Many Virginians still want atonement for racist photo, actions
Reginald Stuart | 5/24/2019, 6 a.m.
Before announcing the new job, Gov. Northam was on the road promoting budget amendments with big impacts on African-Americans, including one that would eliminate the suspension of driver’s licenses for motorists with unpaid court fines and costs.
In late March, he announced he was ramping up spending to modernize Central State Hospital, a sprawling mental hospital outside Petersburg that housed African-American patients for decades after the Civil War and still operates as an overcrowded facility for people in custody for psychiatric reasons.
He also directed state education officials to lead a “deep dive” into how public schools teach the nation’s racial history.
“The curriculum we’re using in our K-12 public education system is both inadequate and also inaccurate,” he told the Associated Press.
“I feel like he has been trying, but I don’t know if he’s trying to be politically correct or authentic,” said Daryl V. Fraser, president of the Richmond Association of Black Social Workers.
“One day it’s you. One day, it’s not you,” Mr. Fraser said of the governor’s claims about the racist photos on his EVMS yearbook page. “It’s still hard to clarify,” he said. “You need to own up.”
Mr. Fraser said he initially was upset with the governor.
“I was angry. The picture was beyond an insult to our community. Today, I’m indifferent,” he said, asserting like others that “the burden of prejudice and discrimination is not on black people. White people have to hold each other accountable.”
Dr. Ravi K. Perry, associate professor and chair of the political science department at Virginia Commonwealth University, said Gov. Northam has never said “I’m sorry” to black Virginians, a first step toward atonement.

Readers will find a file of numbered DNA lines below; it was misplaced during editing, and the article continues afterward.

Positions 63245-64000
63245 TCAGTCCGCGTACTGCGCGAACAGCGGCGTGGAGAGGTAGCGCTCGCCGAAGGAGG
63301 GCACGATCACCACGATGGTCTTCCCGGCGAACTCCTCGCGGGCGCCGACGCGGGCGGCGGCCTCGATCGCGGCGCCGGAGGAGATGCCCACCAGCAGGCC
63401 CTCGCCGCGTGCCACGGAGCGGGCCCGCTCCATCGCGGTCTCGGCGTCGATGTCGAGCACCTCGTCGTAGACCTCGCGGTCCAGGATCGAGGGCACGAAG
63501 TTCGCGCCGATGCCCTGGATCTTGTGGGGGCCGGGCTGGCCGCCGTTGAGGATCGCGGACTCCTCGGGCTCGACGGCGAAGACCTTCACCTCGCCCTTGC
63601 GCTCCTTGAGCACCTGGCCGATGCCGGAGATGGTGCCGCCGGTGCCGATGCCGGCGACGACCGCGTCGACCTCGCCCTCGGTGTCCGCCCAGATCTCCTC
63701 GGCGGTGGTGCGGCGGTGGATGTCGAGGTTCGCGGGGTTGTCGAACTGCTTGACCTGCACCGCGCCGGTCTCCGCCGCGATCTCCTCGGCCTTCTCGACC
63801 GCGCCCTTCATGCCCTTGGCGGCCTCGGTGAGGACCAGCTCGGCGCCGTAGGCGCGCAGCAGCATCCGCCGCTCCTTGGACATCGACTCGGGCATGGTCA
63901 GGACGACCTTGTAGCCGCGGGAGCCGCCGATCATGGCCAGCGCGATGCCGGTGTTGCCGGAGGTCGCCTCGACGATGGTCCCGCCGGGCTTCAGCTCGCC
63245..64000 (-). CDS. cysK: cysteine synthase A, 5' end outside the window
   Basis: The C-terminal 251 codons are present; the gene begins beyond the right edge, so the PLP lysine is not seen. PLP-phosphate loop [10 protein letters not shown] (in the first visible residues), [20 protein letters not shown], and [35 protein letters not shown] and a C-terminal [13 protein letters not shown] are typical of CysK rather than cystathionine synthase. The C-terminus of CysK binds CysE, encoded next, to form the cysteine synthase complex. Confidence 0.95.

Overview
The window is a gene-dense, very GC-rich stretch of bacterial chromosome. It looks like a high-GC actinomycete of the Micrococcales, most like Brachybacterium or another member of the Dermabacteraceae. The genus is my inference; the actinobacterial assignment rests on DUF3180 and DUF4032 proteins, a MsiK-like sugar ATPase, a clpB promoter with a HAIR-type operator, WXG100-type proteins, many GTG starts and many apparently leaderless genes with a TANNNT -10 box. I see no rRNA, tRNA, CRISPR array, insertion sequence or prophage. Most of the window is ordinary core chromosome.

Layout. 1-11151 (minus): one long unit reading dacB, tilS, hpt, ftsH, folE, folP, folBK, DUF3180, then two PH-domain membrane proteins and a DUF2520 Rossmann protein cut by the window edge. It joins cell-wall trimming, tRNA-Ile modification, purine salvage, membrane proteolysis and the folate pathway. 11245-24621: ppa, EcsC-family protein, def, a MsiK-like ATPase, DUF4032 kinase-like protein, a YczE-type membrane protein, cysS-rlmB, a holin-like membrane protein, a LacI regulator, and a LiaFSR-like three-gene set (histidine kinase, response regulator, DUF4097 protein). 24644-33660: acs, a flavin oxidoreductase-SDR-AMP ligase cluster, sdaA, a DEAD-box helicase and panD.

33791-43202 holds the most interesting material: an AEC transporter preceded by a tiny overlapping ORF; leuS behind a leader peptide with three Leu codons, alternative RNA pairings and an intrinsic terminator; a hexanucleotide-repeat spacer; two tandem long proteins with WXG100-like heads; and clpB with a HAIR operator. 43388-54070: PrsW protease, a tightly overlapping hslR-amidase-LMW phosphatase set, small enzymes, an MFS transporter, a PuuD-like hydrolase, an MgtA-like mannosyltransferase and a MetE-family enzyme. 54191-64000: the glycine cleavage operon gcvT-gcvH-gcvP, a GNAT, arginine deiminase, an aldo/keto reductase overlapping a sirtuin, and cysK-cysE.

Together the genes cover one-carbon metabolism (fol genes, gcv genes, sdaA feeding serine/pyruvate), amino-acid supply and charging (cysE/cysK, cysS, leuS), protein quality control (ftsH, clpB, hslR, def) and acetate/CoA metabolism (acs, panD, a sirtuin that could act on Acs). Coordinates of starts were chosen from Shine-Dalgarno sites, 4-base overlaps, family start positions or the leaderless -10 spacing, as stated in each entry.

While people suggested the governor take certain actions, there is a strong general feeling that he is in a position to take a multitude of positive actions aimed at improving racial equality and equity for black Virginians.
Some steps could be “symbolic,” Dr. Perry said, like renaming Jefferson Davis Highway for someone other than a Confederate, to more substantive actions like appointing a state Board of Education that would require every Virginia public school student to take classes on race and ethnicity.
For sure, many people are busy working on lists to give to Gov. Northam with recommendations and plans ranging from funding critical needs for public schools and colleges, expanding early voting in Virginia, creating an anti-poverty work group and overhauling the state’s program to assist minority contractors to eliminating the state holiday honoring Confederate generals and appointing more African-Americans to state boards, commissions and councils.
Among those saying they are working on an action agenda for the governor are the Virginia Legislative Black Caucus, whose members met with Gov. Northam just after the racist picture began circulating in February, the Virginia Black Leaders Roundtable and Creative Solutions, a group of politically active seasoned citizens based in Richmond.
Bernice E. Travers, president of the Richmond Crusade for Voters and coordinator of the Virginia Black Leaders Roundtable, said to achieve atonement with black voters, “he (Gov. Northam) needs to come back out and face the African-American community.”